How can you attract better deal flow as an investor? There is a clear relation between the volume and quality of deal flow a business angel or early stage VC is able to attract and its potential performance. It does not matter how many companies one has founded, how many investments one has made, or how strong investment process or sound risk management is. Even if you are one of those super lucky “hot shots” – having had one or two nice exits, true success over time does strongly depend on the quality of investment opportunities you get your hands on and there are some simple strategies to master the art of attracting the best deal flow possible for your strategy.
Being an investor is hard work. The only difference to classical asset classes – such as equity, fixed-income or fund investments – is the type of work you need to do. Attracting deal flow is the fundament of a solid portfolio and it could be compared to attracting talent by top-tier HR professionals.
The worst thing, besides attracting any deal flow, is if you only receive application out-of-scope. Every application should be looked into and answered individually, as this will influence your reputation in the community, but you do not want to waste your time and concentrate on time for the right companies, right? The best way to attract a better fit of applications is to publish your investment scope and strategy, where you explain:
Don’t forget to explain who you are and why startups should work with you. Besides the smartness of money – driven by your personal experience, skills, network and such – synergies to other portfolio companies may be highly valuable.
There are multiple ways to publish your investment scope and investors profile. One good starting point is a website of your investment company, if you have enough resources to attract significant traffic. If you are lazy writer, I would recommend occasional blog posts about your experience, latest success storys, digital trends, technologies and startups of interest and personal experiences on platforms like “Medium“, where you profit from a better reach. You may also list yourself at online platforms for deal flow like Dealmatrix, AngelList and Crunchbase. Some of these platforms are free, others offer additional services, like date, process and investment tools, additional deal flow and other management tools to make your life easier at a small cost.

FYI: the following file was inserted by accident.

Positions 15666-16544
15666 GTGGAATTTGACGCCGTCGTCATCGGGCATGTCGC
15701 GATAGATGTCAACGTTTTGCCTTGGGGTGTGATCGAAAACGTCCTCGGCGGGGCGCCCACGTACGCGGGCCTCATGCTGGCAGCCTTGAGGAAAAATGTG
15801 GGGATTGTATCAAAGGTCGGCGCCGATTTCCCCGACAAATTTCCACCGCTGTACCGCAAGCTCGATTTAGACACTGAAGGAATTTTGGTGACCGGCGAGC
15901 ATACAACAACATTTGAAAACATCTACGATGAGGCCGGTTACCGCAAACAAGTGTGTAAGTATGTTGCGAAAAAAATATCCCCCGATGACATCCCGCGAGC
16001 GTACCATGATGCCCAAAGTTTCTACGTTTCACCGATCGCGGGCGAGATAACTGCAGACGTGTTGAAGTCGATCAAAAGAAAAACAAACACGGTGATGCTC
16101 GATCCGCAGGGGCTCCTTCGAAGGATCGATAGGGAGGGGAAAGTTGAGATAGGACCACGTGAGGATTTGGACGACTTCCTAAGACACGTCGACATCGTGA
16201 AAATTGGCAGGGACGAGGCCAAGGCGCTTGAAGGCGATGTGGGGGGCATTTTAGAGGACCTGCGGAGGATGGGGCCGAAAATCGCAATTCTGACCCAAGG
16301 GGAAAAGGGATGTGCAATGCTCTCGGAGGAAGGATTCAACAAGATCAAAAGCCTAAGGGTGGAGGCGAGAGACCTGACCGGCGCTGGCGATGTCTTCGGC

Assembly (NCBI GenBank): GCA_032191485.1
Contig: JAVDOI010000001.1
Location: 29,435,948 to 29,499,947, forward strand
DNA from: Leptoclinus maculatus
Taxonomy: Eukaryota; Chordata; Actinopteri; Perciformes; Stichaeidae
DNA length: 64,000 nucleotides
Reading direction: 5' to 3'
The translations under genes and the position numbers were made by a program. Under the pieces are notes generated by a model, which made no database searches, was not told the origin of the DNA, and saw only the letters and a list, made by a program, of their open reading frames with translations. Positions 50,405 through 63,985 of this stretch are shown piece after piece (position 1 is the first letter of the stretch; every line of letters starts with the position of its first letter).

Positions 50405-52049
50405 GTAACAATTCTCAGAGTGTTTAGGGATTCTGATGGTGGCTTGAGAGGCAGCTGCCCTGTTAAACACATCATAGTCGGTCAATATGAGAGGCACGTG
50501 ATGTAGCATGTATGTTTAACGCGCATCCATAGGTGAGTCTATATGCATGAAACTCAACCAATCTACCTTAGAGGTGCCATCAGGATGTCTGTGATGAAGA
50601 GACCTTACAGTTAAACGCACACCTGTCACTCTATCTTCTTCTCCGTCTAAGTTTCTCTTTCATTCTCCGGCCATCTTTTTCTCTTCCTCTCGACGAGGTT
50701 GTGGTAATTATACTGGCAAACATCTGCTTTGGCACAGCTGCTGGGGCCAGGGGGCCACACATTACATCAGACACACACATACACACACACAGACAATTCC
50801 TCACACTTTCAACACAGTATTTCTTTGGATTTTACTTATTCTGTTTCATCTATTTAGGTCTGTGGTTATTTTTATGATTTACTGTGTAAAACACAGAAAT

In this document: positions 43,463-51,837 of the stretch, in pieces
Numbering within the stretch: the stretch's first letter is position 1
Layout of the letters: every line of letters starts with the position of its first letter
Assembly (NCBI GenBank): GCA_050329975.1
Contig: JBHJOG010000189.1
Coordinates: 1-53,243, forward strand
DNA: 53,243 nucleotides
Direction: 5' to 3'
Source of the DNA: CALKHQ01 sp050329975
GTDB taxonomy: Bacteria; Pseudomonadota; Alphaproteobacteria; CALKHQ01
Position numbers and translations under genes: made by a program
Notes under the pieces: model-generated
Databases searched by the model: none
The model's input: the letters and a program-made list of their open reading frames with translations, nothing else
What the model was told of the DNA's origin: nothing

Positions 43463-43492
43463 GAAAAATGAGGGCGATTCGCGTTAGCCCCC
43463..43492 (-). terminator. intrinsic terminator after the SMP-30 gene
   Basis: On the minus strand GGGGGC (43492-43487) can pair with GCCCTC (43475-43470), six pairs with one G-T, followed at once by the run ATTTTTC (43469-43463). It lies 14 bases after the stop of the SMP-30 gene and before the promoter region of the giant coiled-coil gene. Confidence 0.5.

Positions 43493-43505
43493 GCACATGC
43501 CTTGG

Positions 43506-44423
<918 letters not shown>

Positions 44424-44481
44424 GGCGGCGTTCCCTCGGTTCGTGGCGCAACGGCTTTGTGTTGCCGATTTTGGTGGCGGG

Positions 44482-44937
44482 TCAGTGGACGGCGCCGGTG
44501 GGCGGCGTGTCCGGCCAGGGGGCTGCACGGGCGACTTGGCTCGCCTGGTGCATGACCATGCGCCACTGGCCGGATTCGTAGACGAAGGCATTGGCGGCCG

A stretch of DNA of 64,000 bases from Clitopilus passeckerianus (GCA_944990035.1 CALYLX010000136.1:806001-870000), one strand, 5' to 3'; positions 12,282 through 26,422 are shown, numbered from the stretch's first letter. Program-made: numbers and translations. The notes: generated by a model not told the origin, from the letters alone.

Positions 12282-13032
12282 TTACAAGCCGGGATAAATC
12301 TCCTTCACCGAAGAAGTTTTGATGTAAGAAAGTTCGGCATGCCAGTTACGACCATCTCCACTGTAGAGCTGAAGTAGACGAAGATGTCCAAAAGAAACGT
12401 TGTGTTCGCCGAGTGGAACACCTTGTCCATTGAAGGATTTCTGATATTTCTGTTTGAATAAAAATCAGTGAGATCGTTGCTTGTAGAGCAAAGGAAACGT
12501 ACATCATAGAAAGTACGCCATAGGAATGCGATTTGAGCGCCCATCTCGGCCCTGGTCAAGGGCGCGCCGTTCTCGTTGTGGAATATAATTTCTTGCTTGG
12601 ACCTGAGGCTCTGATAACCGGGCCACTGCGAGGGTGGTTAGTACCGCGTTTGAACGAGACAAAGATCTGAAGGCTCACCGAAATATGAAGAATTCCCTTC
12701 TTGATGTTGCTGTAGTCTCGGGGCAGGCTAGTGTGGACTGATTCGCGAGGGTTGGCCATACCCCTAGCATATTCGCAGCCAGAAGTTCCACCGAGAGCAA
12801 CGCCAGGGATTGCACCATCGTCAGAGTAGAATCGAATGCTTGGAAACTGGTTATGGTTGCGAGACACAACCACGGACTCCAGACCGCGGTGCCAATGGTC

Personal connections are very important, probably even the secret to most successful investors. If you consider building a portfolio, you will always need to partner up with other investors to leverage your personal skills and to diversify you financial risk – and this is the same for all professional investors, therefore they are usually open to talk about co-investments and collaboration on deals. It is smart you surround yourself with top-investors and maintain these relations with heart.
There are many ways to engage and widen your networks. One way is to become a member and attend meetings of local angel groups. Be aware that there are a number of different ways these groups work. Some charge member fees (smaller and higher), others take a success fee at closing of promoted deals and participated in terms of carried interest and others are free in order to foster angel investments within a region.
Almost every day there is an opportunity to engage with the startup ecosystems. There are meetups, conferences, demo days of accelerators and incubators, launch events, speakers-nights at co-working centers and investors meetings – there are even so many that you can easily be overwhelmed by the possibilities.
We highly recommend the following events, as we believe they are among the most important ones for business angels, active in the European startup ecosystem (in alphabetic order / not ranking by importance):
Events like those above are always looking for great speakers and judges for pitch or business plan competitions and mentors. Accerlators an incubators tend to work closely as well with investors, as they technically need a great pool of advisors, mentors and early stage investors to work with startups within their programs – it is always worth approaching these organizations and apply for such an active role. Active engagement in the community will build a strong reputations for you and will make to approachable to startups and naturally turnout in better deal flow presented or forwarded to you.
In case you are interested in true high-tech innovations, I highly recommend to engage with technical and bio-engineering universities (depending on your investment focus) and actively scout for startups through a more specialist environment. Another very European approach is to work closely with state-driven high-tech supporting institutions such as AWS in Austria or KfW in Germany. It is common for investors in this field to approach startups at early stages and pitch them as an investor. Some startups in this field are like raw diamonds and need to be scouted!
If you are transparent about your interests and your offerings, enjoy working with young and hungry entrepreneurs and are willing to spend time and effort within your ecosystem, better deal flow will come to you for a fact.
If you have limited time or simply not focusing solely on startup investments you may participate as a qualified investor from becoming a limited partner (investor) of a venture fund or outsource tasks like screening and transactions to professional service providers such as we are. We are trusted deal flow partners and provide professional analyst services for early stage investors, corporates and SMEs, as well as corporate innovation contests like www.innovation2company.wien, with a very tailored and scouting driven approach to our clients.